The US has been very honest about its concerns with Pakistan for a long time about the terrorist safe havens along with the border areas of Afghanistan, the Pentagon has said. Afghanistan and the US have criticised Pakistan in the past for allowing Taliban fighters to cross into Pakistan where they are provided safe havens and also receive medical treatment.
“We’ve been very honest about our concerns with Pakistan for a long time, about the safe havens that exist on their side of the border along that spine. And those concerns are still valid today,” Pentagon Press Secretary John Kirby told reporters on Thursday at a news conference.
As Afghanistan’s neighbour, Pakistan certainly has equities and responsibilities with respect to terrorism in that part of the world, Kirby said.
“We continue to have candid conversations with Pakistani leaders about our concerns,” he said in response to a question. “I think it’s important to continue to remind that the Pakistani people, likewise, have been rendered victim by terrorist threats that emanate from those groups and along that same border,” he said.
While Kabul claims that Islamabad is sending thousands of militants to fight in the war-ravaged country and providing safe haven for the Taliban, Pakistan alleges that Afghanistan harbours the anti-Pakistani group Tehreek-e-Taliban Pakistan — the Pakistani Taliban — and also the secessionist Balochistan Liberation Army.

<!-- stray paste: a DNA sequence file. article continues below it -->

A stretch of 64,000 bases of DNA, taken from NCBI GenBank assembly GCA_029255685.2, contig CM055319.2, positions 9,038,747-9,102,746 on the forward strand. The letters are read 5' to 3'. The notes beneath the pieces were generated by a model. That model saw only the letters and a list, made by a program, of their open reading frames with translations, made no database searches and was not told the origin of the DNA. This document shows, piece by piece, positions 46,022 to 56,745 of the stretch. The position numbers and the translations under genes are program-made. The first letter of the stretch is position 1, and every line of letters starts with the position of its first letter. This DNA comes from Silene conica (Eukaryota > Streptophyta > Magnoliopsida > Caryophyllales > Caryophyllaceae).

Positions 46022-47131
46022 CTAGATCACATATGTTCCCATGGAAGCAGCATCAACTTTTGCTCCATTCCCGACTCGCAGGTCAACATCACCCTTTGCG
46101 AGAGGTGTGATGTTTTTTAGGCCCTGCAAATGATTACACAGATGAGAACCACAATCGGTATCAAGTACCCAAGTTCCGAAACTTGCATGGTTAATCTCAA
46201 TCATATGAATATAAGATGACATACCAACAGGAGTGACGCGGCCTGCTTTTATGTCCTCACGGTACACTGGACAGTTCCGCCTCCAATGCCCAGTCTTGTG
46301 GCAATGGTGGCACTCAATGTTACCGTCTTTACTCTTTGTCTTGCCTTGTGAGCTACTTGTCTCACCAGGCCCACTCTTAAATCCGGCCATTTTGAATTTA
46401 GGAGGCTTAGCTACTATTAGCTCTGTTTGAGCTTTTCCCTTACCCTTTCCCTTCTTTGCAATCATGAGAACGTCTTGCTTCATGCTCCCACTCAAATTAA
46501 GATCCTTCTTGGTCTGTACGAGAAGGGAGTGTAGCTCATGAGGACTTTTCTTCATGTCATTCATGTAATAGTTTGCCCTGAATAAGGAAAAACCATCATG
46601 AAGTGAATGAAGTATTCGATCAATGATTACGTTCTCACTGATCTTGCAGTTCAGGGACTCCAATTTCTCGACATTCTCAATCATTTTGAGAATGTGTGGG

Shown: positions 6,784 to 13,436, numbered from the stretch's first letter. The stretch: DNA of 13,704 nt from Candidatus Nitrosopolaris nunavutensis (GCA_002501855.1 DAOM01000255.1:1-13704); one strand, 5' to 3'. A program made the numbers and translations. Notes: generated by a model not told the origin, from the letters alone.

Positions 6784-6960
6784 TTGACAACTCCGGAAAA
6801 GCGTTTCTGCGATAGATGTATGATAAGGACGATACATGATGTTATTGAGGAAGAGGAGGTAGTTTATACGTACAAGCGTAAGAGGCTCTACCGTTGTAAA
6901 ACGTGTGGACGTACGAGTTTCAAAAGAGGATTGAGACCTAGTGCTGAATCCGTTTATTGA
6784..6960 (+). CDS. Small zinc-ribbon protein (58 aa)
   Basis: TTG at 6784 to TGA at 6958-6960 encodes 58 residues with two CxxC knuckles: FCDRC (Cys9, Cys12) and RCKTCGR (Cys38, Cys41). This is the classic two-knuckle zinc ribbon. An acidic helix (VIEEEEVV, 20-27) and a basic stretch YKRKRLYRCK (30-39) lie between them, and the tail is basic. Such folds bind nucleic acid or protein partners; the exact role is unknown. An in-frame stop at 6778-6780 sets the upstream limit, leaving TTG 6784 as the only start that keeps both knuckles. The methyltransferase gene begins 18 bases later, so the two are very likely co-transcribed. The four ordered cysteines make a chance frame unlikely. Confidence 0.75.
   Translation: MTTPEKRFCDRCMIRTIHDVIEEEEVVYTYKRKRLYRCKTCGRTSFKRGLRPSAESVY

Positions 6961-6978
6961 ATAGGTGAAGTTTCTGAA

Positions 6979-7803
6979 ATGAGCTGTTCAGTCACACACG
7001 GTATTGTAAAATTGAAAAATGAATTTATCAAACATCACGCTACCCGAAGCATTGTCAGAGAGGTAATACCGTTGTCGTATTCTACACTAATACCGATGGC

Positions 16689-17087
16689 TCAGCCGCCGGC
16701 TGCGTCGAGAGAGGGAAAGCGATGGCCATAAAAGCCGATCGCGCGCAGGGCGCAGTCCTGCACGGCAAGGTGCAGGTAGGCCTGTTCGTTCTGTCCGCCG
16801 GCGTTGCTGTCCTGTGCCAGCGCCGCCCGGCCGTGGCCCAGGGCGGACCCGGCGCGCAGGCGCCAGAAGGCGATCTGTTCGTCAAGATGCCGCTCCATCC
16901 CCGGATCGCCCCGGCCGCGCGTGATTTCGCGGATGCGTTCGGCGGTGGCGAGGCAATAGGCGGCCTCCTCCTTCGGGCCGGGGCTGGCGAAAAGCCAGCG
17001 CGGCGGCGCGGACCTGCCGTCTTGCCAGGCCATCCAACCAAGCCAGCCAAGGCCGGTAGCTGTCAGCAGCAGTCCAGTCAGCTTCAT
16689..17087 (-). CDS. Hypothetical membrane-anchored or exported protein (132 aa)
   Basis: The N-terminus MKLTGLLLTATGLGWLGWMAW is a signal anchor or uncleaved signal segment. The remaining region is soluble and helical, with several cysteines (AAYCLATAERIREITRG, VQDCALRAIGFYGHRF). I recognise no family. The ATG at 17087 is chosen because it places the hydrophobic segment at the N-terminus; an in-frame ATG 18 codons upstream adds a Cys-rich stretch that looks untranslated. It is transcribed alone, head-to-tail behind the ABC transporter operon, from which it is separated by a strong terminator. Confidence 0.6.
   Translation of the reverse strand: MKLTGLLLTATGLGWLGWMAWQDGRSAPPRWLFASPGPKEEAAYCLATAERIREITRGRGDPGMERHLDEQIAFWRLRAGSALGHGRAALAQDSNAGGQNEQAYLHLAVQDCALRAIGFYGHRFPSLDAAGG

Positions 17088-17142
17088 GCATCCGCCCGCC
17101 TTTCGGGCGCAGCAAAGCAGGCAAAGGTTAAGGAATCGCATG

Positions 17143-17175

Kirby also told reporters that the United States is within its rights to continue drone strikes inside Afghanistan. “We believe we have the authorities that we need to continue to protect the nation,” he said.
The Taliban has accused the US of violating the withdrawal agreement by continuing to fly drones over Afghanistan and warned Americans against doing that in the future.
“We have the authorities that we need to continue to defend our interests and the security of the American people there and around the world, and we’re going to do that,” Kirby said.
“Over-the-horizon operations don’t always have to include unmanned aerial assets, and they don’t. That we use unmanned aerial assets clearly is true, and the Secretary (of Defence) cited one that was just a week or two ago in Syria. But over-the-horizon doesn’t have to mean unmanned. It doesn’t even always have to mean aviation,” he said.
“Over-the-horizon, as the Secretary defined it, means that the strike assets and the target analysis come from outside the country in which the operation occurs, and we can do that in a variety of means,” he said.
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